**Abstract: **Credible Granger-causality analysis appears to require post-sample inference, as it is well-known that in-sample fit can be a poor guide to actual forecasting effectiveness. However, post-sample model testing requires an often-consequential *a priori* partitioning of the data into an “in-sample” period – purportedly utilized only for model specification/estimation – and a “post-sample” period, purportedly utilized (only at the end of the analysis) for model validation/testing purposes. This partitioning is usually infeasible, however, with samples of modest length – e.g., T ≤ 150 – as is common in both quarterly data sets and/or in monthly data sets where institutional arrangements vary over time, simply because there is in such cases insufficient data available to credibly accomplish both purposes separately. A cross-sample validation (CSV) testing procedure is proposed below which both eliminates the aforementioned *a priori* partitioning and which also substantially ameliorates this power versus credibility predicament – preserving most of the power of in-sample testing (by utilizing all of the sample data in the test), while also retaining most of the credibility of post-sample testing (by always basing model forecasts on data not utilized in estimating that particular model’s coefficients). Simulations show that the price paid, in terms of power relative to the in-sample Granger-causality F test, is manageable. An illustrative application is given, to a re-analysis of the Engel andWest [1] study of the causal relationship between macroeconomic fundamentals and the exchange rate; several of their conclusions are changed by our analysis.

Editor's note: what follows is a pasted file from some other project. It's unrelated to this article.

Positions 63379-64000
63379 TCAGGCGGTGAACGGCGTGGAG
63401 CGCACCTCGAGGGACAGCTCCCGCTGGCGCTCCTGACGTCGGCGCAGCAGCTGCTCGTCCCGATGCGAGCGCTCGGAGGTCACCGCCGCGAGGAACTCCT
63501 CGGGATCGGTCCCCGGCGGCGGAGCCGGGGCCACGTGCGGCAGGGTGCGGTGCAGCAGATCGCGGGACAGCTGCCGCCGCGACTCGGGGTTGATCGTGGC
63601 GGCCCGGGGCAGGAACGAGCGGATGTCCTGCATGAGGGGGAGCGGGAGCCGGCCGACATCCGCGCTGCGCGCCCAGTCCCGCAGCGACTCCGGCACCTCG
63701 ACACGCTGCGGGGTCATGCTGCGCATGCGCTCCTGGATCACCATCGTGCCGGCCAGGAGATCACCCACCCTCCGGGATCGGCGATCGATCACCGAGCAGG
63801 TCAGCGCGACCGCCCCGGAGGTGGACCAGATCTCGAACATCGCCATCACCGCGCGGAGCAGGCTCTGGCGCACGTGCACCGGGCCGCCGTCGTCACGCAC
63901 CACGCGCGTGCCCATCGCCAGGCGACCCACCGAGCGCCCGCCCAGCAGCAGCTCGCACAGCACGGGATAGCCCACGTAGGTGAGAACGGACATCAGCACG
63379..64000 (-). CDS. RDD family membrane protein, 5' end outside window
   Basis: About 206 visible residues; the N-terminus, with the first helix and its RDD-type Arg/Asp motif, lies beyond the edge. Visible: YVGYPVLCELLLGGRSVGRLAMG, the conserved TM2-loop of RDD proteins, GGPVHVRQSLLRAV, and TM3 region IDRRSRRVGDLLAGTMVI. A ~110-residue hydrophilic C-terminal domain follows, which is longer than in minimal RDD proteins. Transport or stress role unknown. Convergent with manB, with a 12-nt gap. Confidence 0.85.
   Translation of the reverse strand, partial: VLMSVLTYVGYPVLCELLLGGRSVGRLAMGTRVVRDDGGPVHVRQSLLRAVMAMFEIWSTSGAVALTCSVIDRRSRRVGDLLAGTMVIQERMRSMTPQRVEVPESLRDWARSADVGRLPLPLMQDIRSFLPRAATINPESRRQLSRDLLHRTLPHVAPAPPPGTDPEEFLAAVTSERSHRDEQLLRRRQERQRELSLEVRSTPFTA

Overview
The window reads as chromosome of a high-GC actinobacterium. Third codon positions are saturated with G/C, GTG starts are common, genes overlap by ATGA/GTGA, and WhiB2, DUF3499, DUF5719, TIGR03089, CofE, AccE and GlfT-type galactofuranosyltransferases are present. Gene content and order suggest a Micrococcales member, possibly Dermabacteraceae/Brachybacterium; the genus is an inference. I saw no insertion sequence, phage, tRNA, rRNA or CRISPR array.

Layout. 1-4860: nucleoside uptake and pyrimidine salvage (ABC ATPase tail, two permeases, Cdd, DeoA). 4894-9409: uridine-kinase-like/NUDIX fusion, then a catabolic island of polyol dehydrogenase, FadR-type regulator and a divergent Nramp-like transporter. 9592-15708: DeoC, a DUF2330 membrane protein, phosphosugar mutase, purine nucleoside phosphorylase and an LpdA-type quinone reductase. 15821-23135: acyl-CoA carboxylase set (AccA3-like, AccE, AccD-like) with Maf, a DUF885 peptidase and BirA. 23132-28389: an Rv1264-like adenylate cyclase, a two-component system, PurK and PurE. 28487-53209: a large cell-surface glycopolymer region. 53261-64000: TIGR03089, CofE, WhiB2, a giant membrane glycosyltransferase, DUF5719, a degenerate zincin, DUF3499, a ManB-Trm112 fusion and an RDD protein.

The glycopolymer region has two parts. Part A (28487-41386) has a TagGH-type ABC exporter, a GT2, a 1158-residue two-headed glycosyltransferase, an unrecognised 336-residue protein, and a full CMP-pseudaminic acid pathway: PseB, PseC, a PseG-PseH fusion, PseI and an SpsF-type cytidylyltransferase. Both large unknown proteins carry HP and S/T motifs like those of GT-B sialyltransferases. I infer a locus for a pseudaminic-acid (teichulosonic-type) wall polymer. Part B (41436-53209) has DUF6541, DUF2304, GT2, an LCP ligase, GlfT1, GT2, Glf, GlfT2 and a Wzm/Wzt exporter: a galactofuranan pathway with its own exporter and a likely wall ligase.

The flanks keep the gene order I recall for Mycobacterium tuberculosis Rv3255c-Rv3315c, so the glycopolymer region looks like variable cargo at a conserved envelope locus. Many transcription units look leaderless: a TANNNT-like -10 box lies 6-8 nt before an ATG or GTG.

**Abstract: **We analyze the properties of various methods for bias-correcting parameter estimates in both stationary and non-stationary vector autoregressive models. First, we show that two analytical bias formulas from the existing literature are in fact identical. Next, based on a detailed simulation study, we show that when the model is stationary this simple bias formula compares very favorably to bootstrap bias-correction, both in terms of bias and mean squared error. In non-stationary models, the analytical bias formula performs noticeably worse than bootstrapping. Both methods yield a notable improvement over ordinary least squares. We pay special attention to the risk of pushing an otherwise stationary model into the non-stationary region of the parameter space when correcting for bias. Finally, we consider a recently proposed reduced-bias weighted least squares estimator, and we find that it compares very favorably in non-stationary models.